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Society/ People

The Public’s Fascination With Marvel Movies: Is It Good Or Bad?

Life is not all about studies and work. In between, people also know how to have fun and pursue other creative interests or simply hang out with family and friends. And in the world we live in today, you can easily find something that you fancy and take an interest on. Best of all, you don’t always have to make an effort in doing so because there are many passive hobbies that take as much time albeit not an ounce of effort at all.

Watching movies is a perfect example. As long as you can find a good movie that you want to spend a good hour or two doing nothing, then you’re already saved from boredom at that moment. There are actually many good films out there that not only entertain you but have value too. You learn a lot of new things from them and they also show you a new perspective on this world.

Marvel knows everything there is to know about making blockbusters.

And it’s destroying Hollywood.

Just look at the summer’s disasters so far — and the ones looming ahead — all made, badly, according to the Marvel method. Sequels nobody asked for. Reboots of things that weren’t great the first time around. Movies so crammed full of special effects they have no room for anything else.

Pictures that exist solely as products.

It’s not that Marvel does not make amazing films because they really do, especially in the first few Marvel-themed films that were released.Unfortunately, everything looks and sounds the same after that. They spend millions on the film’s production to give us unbelievable graphics but they miss out on the innate creativity of the film’s storyline.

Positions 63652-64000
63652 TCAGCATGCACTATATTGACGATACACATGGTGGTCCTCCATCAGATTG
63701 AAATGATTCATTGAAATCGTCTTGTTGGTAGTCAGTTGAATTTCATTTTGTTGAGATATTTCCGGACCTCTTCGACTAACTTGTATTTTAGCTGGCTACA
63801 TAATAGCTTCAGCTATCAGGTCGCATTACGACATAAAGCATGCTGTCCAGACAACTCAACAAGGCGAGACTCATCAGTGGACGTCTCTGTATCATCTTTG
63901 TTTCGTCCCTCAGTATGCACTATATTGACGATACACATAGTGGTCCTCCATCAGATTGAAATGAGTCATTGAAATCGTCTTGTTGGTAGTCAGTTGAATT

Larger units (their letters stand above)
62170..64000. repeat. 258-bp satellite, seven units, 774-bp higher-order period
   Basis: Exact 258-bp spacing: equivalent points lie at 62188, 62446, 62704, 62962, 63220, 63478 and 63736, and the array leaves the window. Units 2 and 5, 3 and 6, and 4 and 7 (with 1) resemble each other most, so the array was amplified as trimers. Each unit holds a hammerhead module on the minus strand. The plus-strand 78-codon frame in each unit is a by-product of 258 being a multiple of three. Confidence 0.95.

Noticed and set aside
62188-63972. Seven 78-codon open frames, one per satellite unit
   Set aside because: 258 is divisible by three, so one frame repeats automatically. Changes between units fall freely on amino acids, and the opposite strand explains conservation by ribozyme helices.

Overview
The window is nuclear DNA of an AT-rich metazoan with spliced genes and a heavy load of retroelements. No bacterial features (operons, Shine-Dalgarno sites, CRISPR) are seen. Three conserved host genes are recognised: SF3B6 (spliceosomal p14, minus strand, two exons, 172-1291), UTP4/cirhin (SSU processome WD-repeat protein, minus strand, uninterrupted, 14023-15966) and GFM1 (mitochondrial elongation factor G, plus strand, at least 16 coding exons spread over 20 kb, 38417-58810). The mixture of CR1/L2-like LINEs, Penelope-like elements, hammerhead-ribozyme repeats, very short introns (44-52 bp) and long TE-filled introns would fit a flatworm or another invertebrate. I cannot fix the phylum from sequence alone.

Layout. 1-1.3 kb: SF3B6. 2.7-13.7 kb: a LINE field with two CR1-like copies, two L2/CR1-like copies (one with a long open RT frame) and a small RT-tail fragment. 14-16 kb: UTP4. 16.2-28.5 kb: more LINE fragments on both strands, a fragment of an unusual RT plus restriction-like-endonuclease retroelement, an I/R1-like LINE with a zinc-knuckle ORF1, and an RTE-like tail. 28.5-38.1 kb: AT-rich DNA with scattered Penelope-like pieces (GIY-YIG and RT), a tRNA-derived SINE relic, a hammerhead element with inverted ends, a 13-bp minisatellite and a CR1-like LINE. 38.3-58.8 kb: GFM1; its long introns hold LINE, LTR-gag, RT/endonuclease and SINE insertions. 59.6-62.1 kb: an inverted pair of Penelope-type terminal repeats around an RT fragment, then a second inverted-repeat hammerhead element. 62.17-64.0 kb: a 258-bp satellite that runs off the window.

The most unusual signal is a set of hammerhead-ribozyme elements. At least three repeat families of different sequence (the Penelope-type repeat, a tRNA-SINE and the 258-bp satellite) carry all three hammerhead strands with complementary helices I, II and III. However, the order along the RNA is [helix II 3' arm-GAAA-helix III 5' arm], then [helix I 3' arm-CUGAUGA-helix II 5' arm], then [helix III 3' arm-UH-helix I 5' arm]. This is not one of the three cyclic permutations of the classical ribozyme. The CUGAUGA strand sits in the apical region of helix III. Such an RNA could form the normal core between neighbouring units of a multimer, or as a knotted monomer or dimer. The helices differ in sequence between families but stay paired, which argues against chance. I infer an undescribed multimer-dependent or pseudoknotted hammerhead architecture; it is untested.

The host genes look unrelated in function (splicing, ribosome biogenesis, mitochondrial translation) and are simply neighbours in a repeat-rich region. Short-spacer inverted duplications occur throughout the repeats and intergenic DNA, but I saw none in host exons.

It’s what they’re doing to other movies that’s awful.

The problem is that Marvel has figured out a formula. It works for them, and they’re sticking to it. But no creative industry is less imaginative than Hollywood. And now everybody is building their big tentpole releases according to those magical Marvel blueprints, and everything is beginning to look the same, only worse, the way photocopies always do.

(Via: http://www.nj.com/entertainment/index.ssf/2017/06/marvel_is_bigger_than_ever_and_thats_bad_news_for.html)

These films usually enjoy positive reviews from the general public where many often spend money on watching certain Marvel superheroes on countless franchises over and over again. Like any other comic-based movie, the Marvel franchises showed us the same stuff all the time yet people still buy it.

So why is it important for Marvel to make more of an effort to include diversity in its movies? For one, on an incredibly basic level, its films are definitely starting to become a little repetitive. This trend was most noticeable to me in the latest Guardians of the Galaxy movie, where I couldn’t help but wonder when the last time I’d sit through a movie watching a white guy named Chris save the world would be. Sure, they all have their respective squads to back them up, but even in those, there’s usually only one or two women or people of color present. And when they are there, they are never given the task of being the “main” hero; they’re never responsible for the final push toward victory. They help, of course, as part of the team, but the main struggle almost always resides with the white man.

Yet while an interesting storyline is important, the main reason Marvel needs to start including more diversity is simple authenticity. As crazy as it seems, white men aren’t the only people in this world who have stories worth telling. And although Marvel is a company that strictly deals with the fantastical, superhero genre, it’s already proven it’s capable of sharing different stories within its comics. By adapting these stories to fit on the big screen, it would be reaching out to a whole new set of people who may not have connected with the franchise before.

(Via: http://www.dbknews.com/2017/05/10/marvel-comics-movies-guardians-of-galaxy-diversity/)

It seems that Marvel movies these days only excel in special effects but fail to deliver the magic these stories had been when they were still confined to the pages of well-loved Marvel comic books – not just reboots and remakes of the same stuff. The problem with this Marvel trend is that they’re not just as captivating anymore but more so on how they affect other movies being released as of this time. It’s as if they are written on the same template and offer us a taste of something we have already seen in countless sequels – albeit over and over and over again.

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